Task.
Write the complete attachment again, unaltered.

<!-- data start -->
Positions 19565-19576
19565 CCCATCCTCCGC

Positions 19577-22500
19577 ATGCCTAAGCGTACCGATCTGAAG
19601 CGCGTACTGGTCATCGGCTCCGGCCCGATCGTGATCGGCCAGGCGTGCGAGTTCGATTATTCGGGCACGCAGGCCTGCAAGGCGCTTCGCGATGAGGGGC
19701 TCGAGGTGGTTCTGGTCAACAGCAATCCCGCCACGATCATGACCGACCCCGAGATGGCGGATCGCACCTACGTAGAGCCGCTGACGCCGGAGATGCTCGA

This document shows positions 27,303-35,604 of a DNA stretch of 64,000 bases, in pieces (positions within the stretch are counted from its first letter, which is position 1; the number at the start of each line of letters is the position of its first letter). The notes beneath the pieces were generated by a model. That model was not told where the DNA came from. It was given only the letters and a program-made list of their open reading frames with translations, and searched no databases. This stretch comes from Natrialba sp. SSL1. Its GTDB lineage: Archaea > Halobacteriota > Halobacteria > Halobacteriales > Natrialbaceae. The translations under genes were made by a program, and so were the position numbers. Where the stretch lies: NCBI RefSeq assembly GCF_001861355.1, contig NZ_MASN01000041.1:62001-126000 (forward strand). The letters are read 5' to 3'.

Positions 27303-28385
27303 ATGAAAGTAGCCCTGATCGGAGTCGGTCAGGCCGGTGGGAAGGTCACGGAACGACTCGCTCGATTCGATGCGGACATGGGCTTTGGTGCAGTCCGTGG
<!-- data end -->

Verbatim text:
Positions 19565-19576
19565 CCCATCCTCCGC

Positions 19577-22500
19577 ATGCCTAAGCGTACCGATCTGAAG
19601 CGCGTACTGGTCATCGGCTCCGGCCCGATCGTGATCGGCCAGGCGTGCGAGTTCGATTATTCGGGCACGCAGGCCTGCAAGGCGCTTCGCGATGAGGGGC
19701 TCGAGGTGGTTCTGGTCAACAGCAATCCCGCCACGATCATGACCGACCCCGAGATGGCGGATCGCACCTACGTAGAGCCGCTGACGCCGGAGATGCTCGA

This document shows positions 27,303-35,604 of a DNA stretch of 64,000 bases, in pieces (positions within the stretch are counted from its first letter, which is position 1; the number at the start of each line of letters is the position of its first letter). The notes beneath the pieces were generated by a model. That model was not told where the DNA came from. It was given only the letters and a program-made list of their open reading frames with translations, and searched no databases. This stretch comes from Natrialba sp. SSL1. Its GTDB lineage: Archaea > Halobacteriota > Halobacteria > Halobacteriales > Natrialbaceae. The translations under genes were made by a program, and so were the position numbers. Where the stretch lies: NCBI RefSeq assembly GCF_001861355.1, contig NZ_MASN01000041.1:62001-126000 (forward strand). The letters are read 5' to 3'.

Positions 27303-28385
27303 ATGAAAGTAGCCCTGATCGGAGTCGGTCAGGCCGGTGGGAAGGTCACGGAACGACTCGCTCGATTCGATGCGGACATGGGCTTTGGTGCAGTCCGTGG